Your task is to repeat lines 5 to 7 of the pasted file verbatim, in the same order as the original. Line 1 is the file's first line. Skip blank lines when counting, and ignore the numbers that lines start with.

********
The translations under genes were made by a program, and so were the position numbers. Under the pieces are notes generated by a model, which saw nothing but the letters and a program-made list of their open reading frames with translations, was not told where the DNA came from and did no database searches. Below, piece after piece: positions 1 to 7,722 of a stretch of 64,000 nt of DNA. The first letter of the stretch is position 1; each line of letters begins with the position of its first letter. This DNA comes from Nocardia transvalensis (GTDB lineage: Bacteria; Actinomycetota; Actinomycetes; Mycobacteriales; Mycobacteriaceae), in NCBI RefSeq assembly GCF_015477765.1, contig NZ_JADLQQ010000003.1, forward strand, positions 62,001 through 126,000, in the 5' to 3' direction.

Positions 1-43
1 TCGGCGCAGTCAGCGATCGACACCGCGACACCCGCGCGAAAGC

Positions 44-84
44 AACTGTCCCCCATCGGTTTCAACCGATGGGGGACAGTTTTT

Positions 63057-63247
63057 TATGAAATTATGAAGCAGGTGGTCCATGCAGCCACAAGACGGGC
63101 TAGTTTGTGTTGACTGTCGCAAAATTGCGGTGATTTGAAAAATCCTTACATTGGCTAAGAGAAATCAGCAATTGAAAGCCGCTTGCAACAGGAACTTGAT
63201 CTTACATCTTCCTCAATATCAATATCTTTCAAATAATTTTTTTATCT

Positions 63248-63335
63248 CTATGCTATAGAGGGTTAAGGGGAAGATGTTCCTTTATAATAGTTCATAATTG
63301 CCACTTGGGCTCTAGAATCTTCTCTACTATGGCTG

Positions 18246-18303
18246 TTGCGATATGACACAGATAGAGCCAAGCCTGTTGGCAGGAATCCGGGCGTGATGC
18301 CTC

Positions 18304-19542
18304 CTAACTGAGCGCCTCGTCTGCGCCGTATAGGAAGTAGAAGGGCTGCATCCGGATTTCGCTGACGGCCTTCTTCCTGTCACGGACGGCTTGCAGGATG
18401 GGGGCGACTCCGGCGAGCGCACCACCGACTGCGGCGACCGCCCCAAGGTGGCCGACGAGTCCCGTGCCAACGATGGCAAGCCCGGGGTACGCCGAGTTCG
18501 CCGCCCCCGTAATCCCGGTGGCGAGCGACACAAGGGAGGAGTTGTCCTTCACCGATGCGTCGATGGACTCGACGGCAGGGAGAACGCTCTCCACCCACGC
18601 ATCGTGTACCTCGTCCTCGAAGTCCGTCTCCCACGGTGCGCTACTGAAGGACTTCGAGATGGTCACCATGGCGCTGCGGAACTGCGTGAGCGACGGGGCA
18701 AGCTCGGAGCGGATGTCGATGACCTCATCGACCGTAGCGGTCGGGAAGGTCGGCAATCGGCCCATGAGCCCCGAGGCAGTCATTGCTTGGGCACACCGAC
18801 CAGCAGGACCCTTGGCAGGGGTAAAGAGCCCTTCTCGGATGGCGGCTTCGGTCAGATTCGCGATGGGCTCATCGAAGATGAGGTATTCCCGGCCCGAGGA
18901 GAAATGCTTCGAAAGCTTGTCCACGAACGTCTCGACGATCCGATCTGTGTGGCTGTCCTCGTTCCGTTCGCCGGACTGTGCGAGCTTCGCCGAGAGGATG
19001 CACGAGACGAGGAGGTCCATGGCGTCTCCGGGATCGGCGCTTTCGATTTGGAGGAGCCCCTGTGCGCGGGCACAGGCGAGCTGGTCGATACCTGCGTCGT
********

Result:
44 AACTGTCCCCCATCGGTTTCAACCGATGGGGGACAGTTTTT

Positions 63057-63247
63057 TATGAAATTATGAAGCAGGTGGTCCATGCAGCCACAAGACGGGC